Queso De Liebana

The foothills of the mountain range Picos de Europa in the westernmost part of Cantabria are the source of Quesucos de Liébana – little cylindrical cheeses of varying weights not exceeding 1/2 kg (1.1 lb). Firm, very buttery and deeply aromatic, they are sold at various stages of maturity ranging from fresh to extra-mature, this latter type sometimes being smoked. Some are produced all year round and others seasonally; they present a range of characteristics with enough different aromas, flavours and textures to stock a varied cheese board.


Nata de Cantabria

Still in Cantabria and known as ‘pasiego prensado’, Nata de Cantabria cheese’s original purpose was making use of surplus milk. It’s shaped like a flattened cylinder, and weighs between 1 and 3 kg (2.2 and 6.6 lb). The rind is smooth and bright yellow, the interior is almost white or pale yellow, and is elastic in consistency. Pungently aromatic, it has a buttery flavour with an engaging hint of sweetness pays homage to its name, which means Cantabria cream.


San Simón da Costa

West of Cantabria lies Asturias and Galicia. In Galicia where we find another of Spain’s most distinctive cow milk cheeses. San Simón da Costa cheese is made throughout the Terra Cha district of Lugo (northwestern Spain). Shaped like a spinning top, it undergoes careful smoking over birch wood that turns it a reddish-yellow color. The required maturation period for smaller cheeses is at least 30 days and 45 for larger ones, which can weigh up to 1 1/2 kg (3.3 lb). The discernibly smoky flavour is deliciously buttery with a slight zing of piquancy. This is an excellent dessert cheese but is also a benign presence in salads and sauces.


Goat’s Milk: A Depth of Flavour



Ibores cheese is made in the Ibores and Las Villuercas districts of the Cáceres province (Extremadura, western Spain). These cylindrical cheeses, small at around 1/2 kg (1.1 lb), come in several presentations, the rind being rubbed with pimentón (a Spanish type of paprika), oiled, or left natural. The interior is smooth and buttery with a pronounced goats’ milk aroma and flavour.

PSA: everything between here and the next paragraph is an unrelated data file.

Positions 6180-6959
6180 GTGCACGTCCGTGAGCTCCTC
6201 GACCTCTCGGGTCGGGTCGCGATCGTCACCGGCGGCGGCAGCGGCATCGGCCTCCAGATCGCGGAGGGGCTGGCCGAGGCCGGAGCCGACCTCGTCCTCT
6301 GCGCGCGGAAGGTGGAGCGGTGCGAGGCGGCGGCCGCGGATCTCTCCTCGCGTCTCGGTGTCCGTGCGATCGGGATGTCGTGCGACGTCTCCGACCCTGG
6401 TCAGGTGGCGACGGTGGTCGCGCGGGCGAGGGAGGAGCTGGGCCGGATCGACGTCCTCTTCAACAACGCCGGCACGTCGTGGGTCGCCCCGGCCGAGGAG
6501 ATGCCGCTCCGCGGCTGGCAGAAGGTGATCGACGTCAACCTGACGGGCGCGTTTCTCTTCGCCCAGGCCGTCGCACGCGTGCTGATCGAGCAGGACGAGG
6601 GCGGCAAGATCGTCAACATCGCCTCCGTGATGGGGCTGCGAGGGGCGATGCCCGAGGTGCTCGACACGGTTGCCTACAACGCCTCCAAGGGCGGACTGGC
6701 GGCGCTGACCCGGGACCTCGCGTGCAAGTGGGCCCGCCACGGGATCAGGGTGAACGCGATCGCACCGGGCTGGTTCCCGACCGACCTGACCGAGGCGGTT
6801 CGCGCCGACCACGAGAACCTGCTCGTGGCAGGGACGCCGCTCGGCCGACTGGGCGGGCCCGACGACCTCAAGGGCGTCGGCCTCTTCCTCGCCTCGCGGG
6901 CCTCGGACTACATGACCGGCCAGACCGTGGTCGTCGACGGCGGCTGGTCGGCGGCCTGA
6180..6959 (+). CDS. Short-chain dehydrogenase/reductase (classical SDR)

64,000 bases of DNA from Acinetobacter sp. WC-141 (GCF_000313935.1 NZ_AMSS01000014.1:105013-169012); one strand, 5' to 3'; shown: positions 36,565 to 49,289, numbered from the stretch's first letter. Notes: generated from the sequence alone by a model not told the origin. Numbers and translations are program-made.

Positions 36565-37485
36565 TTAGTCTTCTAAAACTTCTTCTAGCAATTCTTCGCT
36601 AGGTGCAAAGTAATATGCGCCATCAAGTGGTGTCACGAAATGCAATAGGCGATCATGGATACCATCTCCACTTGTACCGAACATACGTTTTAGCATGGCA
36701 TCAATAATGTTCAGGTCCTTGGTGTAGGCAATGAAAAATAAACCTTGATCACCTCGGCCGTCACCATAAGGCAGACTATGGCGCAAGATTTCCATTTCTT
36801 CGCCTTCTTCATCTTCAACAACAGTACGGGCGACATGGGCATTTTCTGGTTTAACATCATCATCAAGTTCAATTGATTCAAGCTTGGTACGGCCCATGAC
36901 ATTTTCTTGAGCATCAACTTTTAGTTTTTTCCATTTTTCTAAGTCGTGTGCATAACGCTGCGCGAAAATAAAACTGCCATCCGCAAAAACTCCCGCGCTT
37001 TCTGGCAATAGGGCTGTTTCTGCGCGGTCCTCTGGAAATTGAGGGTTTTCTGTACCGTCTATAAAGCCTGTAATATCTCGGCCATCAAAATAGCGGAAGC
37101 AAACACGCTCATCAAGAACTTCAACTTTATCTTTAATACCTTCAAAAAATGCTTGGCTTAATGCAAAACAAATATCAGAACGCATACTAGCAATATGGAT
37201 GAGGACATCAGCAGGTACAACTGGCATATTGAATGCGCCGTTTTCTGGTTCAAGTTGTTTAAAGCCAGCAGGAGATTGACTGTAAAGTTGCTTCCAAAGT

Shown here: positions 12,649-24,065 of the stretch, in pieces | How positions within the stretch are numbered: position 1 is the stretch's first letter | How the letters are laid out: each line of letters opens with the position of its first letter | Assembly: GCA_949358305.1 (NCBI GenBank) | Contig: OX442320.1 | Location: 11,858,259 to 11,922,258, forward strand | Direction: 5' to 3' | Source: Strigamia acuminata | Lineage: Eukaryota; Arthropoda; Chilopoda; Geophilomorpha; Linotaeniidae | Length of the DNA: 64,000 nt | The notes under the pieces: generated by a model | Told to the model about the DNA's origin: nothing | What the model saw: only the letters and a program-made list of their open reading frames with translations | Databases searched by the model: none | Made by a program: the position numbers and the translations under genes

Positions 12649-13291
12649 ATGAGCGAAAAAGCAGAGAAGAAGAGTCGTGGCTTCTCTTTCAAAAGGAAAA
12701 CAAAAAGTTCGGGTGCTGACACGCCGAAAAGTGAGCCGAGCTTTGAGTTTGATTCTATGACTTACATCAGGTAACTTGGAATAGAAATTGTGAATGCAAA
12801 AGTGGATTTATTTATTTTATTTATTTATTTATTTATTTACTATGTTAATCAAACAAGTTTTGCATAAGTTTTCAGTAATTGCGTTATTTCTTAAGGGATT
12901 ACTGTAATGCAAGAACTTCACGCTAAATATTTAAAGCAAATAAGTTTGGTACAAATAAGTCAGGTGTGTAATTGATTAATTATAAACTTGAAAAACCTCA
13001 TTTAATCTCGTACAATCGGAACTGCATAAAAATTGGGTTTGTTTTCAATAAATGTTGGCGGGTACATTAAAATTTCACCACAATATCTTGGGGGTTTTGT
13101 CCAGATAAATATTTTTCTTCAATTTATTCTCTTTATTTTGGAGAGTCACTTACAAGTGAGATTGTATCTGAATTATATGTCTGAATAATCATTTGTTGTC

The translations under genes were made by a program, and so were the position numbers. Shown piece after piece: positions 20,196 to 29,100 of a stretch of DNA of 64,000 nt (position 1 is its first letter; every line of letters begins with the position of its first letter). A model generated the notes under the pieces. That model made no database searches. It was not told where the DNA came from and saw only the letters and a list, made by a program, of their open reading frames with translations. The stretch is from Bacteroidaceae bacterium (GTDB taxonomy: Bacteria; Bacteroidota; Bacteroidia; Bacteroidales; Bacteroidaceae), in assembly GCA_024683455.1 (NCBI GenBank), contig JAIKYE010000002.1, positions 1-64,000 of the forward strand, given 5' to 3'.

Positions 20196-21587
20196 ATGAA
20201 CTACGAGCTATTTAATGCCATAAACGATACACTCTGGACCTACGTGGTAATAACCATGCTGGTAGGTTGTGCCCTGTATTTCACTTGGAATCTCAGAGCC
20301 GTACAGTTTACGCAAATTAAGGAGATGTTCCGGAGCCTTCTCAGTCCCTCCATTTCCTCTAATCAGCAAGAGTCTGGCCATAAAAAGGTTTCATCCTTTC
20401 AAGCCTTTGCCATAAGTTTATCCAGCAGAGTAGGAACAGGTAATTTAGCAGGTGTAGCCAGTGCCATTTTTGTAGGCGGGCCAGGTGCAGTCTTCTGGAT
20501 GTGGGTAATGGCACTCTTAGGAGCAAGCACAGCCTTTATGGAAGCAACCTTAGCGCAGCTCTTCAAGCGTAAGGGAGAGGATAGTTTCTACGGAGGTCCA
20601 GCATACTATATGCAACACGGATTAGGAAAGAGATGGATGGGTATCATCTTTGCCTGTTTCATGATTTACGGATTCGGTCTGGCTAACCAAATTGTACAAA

Queso de Murcia

Murcia’s goat population is notable for the quantity and quality of its milk yield, and the cheeses have flavour, characteristic aroma and smooth texture. Queso de Murcia cheeses are cylindrical in shape with a white rind and weigh about 1 kg (2.2 lb). Another type has emerged: kid-derived rennet macerated in wine is used to coagulate the milk, and individual cheeses are qualitatively fine-tuned by repeatedly salting them and moistening them with wine. This tremendously popular type of cheese is known as Queso de Murcia al Vino.



Majorero, a splendid cheese made in Fuerteventura (Canary Islands) with milk from the local Majorera breed of goat, is cylindrical in shape, flattish at about 8 cm (3.1 in) high, and can be up to 35 cm (14 in) in diameter. They weigh between 1 and 5 kg (2.2 and 11 lb) and their rind, which bears the imprint of the braided palm band used to form them, is either ochre in colour or, if it has been rubbed with pimentón, reddish. The flavour is very pleasant, smooth and elegant, the aroma strong but not aggressive, and the texture compact.



Palmero cheese, made on the Canary Island of La Palma, is usually marketed as a semi-mature cheese, although it is sometimes eaten fresh and other times matured for longer. Cheese production is almost entirely artisan and subject to rigorous quality control. These are big, cylindrical cheeses weighing up to 7 kg (15 1/2 lb) and are generally smoked. There is a tantalizing smoky tang to Palmero’s pronounced flavour, while the aroma is very clean and the texture excellent. The fresh, unsmoked version of this cheese is used for making almogrote (a cheese, pepper, tomato and garlic spread eaten with bread) and mojos (red or green pepper and vinegar sauces), both integral features of Canary Island cuisine.